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Priming sweet corn for enhanced germination in cold soils
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The priming of seed is a process in which the seeds are placed in an osmotic solution for a determined period of time, dried down to original moisture content, then germinated. The osmotic solution, primarily glucose in this study, restricts the availability of water to the seed bringing it to a point just before, yet preventing, radicle emergence. Upon drying down, the seeds are at the same phase in the germination process, so upon contact with water the seeds germinate immediately and synchronously. The objectives of this study were twofold. First, to compare different osmotica as the priming solution, different oxygen concentrations in aerating the priming solution, and different durations of the priming process. Second, to determine what metabolic activities in the seed are affected by priming, especially those dealing with respiration and certain enzyme-catalyzed processes. Sweet corn 'Even Sweeter' is a mutant of the wild type Zea mays L. at the shrunken-2 loci. Seeds were primed with or without a 400 mM glucose solution (-I.O and 0.0 NTa respectively) while no aeration (stagnant) or 0, 4, 21 or 40% (v/v) oxygen for I and 2 days. Primed seeds germinated faster and had a higher final percent germination than controls. Significant differences were found within the treatments, and especially between the treatments and the unprimed control. The effectiveness of the priming treatment depended on the osmotic potential of the solution, the percent of oxygen used for aeration, and the duration of priming. In general, seeds germinated better when primed at lower oxygen concentrations. Total seed germination and speed of germination was determined. Seeds primed in lower osmotic potentials and higher oxygen concentrations germinated faster, whereas the treatments in higher osmotic potentials and lower oxygen concentrations had the highest percent germination. Seeds were metabolically active during the priming process. Respiration and alcohol dehydrogenase activity of seeds were measured during priming and compared to germinating seeds. Seeds primed at 0% oxygen had greater C02 evolution and alcohol dehydrogenase activity compared with seeds primed at 2 1 % or 40% oxygen, suggesting an increase in glycolysis and fermentation at the lower concentrations. Priming in a stagnant solution (5-10% oxygen), however, resulted in a decrease in these processes.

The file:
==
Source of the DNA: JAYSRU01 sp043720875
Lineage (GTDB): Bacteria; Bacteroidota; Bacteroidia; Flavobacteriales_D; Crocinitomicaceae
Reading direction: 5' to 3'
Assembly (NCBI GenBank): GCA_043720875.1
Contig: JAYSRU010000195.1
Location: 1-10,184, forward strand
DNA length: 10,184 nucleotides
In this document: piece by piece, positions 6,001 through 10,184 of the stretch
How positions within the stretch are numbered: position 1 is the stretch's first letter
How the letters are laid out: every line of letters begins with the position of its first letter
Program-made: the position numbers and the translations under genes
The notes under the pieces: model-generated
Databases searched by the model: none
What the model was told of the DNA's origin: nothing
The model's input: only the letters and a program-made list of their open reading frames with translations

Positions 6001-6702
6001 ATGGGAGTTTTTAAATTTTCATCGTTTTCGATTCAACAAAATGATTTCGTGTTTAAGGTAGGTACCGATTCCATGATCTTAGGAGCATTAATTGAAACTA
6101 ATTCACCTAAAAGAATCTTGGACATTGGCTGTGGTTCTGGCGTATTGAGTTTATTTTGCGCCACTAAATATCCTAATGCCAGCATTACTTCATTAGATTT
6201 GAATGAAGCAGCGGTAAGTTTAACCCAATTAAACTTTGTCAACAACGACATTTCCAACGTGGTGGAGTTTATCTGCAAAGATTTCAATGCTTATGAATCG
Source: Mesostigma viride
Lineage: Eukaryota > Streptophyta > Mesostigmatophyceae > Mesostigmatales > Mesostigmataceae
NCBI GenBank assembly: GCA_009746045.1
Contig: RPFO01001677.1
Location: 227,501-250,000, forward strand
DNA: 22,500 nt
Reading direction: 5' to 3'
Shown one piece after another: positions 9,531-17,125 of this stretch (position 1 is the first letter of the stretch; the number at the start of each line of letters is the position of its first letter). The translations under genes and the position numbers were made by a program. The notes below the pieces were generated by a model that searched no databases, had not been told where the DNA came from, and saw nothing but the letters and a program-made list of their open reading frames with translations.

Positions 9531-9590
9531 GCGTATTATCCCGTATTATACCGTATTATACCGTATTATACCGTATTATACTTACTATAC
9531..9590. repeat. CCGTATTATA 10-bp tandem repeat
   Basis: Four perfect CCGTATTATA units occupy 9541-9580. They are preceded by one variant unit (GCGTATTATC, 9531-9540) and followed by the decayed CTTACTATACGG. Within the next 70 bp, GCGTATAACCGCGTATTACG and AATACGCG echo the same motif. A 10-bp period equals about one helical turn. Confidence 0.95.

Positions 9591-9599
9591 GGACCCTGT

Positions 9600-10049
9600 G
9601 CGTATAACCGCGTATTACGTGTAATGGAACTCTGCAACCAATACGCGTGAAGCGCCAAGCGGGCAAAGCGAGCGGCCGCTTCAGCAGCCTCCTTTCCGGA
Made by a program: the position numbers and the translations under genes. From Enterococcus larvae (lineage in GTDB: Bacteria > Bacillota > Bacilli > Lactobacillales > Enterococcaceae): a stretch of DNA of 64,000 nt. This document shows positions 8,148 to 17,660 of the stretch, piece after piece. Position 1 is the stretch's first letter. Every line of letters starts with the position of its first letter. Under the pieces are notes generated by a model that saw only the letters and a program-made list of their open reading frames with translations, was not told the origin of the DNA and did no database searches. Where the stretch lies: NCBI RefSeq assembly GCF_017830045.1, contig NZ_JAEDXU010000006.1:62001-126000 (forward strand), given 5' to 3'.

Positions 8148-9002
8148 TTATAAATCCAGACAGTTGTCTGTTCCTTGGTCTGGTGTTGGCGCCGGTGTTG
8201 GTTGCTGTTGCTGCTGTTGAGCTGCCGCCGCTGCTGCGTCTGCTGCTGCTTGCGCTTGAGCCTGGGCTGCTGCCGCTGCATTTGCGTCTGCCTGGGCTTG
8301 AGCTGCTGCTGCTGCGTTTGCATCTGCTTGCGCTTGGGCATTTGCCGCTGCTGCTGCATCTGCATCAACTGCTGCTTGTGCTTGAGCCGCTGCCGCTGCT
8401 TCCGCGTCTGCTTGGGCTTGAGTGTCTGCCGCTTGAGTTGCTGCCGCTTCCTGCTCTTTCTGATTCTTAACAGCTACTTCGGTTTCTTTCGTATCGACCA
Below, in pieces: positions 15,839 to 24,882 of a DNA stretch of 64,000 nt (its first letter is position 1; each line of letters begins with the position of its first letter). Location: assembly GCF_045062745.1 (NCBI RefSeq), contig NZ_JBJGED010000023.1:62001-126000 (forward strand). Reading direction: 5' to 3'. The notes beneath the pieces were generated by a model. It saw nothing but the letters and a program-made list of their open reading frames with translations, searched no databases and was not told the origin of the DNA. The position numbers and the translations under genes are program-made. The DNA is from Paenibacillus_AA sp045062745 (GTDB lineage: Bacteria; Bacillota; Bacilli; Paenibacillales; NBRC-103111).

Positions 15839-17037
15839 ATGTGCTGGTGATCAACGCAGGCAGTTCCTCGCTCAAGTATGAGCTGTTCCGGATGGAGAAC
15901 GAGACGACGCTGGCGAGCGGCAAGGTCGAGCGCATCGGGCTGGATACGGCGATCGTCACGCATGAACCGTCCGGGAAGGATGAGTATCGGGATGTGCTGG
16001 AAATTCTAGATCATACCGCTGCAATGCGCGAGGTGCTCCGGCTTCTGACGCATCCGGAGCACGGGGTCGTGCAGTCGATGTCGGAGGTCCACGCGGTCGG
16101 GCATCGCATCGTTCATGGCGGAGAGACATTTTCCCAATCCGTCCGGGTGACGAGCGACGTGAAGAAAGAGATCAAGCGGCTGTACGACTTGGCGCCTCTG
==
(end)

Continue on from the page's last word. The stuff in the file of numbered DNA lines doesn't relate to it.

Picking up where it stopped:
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Barbato, Della Beth (1993). Priming sweet corn for enhanced germination in cold soils. Master's thesis, Texas A&M University. Available electronically from
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